The final countdown? Mancuso hangs onto GOP seat in Morris Township…for now

Morris Township Committeeman Peter Mancuso, left, watches as Morris County election officials count 2019 provisional ballots, Nov. 12, 2019. Photo by Kevin Coughlin
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Peter Mancuso’s bid for a seventh term on the Morris Township Committee was upheld by a 13-vote margin over Democratic newcomer William “Bud” Ravitz on Tuesday, after last-minute mail in votes and provisional ballots were counted.

But Democrats said they plan to challenge that outcome because 42 provisional ballots and 10 mail-in votes were rejected by the Morris County Board of Elections because the ballots were unsealed.

“We’ll have a victory party when it’s totally official,” said Mancuso, 82.

Initially, he appeared relieved when the tally in the board’s Morristown office appeared to show he had held onto the lone Republican seat on the Township governing body. “Thank God!” he said.

When the polls closed on Election Night, Mancuso had a 48-vote lead, which narrowed on Tuesday.

“We are not conceding anything yet,” said Ore Obiwumi, political director for the Morris County Democrats.

“We don’t want anyone’s vote thrown out because a poll worker forgot to seal it,” added Scott Salmon, who represented Ravitz, a 58-year-old AT&T manager, at Tuesday’s proceeding. Township Democratic Chairman George Quillan said the deadline to request a recount is Nov. 22, 2019.

Democrats Scott Salmon, Ore Obiwumi and George Quillan, representing Morris Township committee candidate William ‘Bud’ Ravitz, said they plan to seek a recount, Nopv. 1`2, 2019. Photo by Kevin Coughlin

The unsealed ballots still have identifying information on them, and a judge could ask voters to verify their votes, said Dale Kramer, county administrator of elections.

There was a surge of provisional ballots across the county, because of confusion over a rule change from the state Attorney General’s Office, said county Clerk Ann Grossi.

Anyone who voted by mail in the last election was required to do so again, unless he or she specifically opted out of that process. When prior mail-in voters who were unaware of this rule tried to cast their votes at polling places, they were stopped and told to fill in provisional ballots instead.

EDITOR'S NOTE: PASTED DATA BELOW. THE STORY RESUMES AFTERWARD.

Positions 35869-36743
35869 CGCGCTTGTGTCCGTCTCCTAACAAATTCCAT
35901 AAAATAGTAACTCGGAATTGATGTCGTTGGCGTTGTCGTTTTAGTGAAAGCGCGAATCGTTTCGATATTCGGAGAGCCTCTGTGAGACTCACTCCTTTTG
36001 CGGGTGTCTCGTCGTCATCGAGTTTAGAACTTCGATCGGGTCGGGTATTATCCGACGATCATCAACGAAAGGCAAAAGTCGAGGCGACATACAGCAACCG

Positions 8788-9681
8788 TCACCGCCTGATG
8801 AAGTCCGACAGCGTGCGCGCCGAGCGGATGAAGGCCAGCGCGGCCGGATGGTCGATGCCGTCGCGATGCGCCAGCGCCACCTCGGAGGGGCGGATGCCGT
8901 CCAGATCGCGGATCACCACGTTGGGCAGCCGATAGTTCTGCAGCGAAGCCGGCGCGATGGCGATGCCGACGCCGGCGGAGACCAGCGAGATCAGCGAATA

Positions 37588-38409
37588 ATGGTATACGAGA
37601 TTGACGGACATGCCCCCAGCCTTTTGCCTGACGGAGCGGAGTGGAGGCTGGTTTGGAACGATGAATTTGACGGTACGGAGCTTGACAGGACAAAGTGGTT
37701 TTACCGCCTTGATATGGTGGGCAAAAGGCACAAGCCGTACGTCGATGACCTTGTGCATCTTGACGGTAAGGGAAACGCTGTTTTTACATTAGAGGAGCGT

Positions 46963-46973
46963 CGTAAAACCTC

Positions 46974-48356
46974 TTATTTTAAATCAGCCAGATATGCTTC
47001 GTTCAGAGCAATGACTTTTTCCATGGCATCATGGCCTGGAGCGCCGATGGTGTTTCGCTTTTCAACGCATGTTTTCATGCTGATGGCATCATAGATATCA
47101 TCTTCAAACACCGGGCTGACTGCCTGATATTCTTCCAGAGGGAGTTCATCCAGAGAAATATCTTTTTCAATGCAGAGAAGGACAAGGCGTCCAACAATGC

With some 40,000 votes by mail in Morris County, that led to a lot of provisional ballots–approximately 170 of them in Morris Township. For 42 of those to be unsealed, “that is a high number,” observed Grossi.

The mail-in ballots counted were those postmarked on Election Day and received within 48 hours.

Democrats also were puzzled by nine “no votes” –three mail-in ballots and five provisionals that were left blank. The votes were scrutinized by four county election commissioners– Democrats Matt Clarkin and Laurie Fiero Brownstein and Republicans John Murphy and Diana Rochford.

In other races, Dover Alderwoman Carolyn Blackman held her slim margin of victory over Mayor James Dodd, and the victories of Democrats Joan Goddard and Nancy Verga were upheld for Morris Plains council after provisionals and last-minute mail-ins were tabulated.

Mancuso, a retired governor of the New York Stock Exchange, is the last Republican on a Morris Townshio committee that was all-GOP just two years ago. He said the present board members work well together. It’s the election drama he could do without.

“Next time, I’ll win by a couple thousand votes,” he deadpanned.

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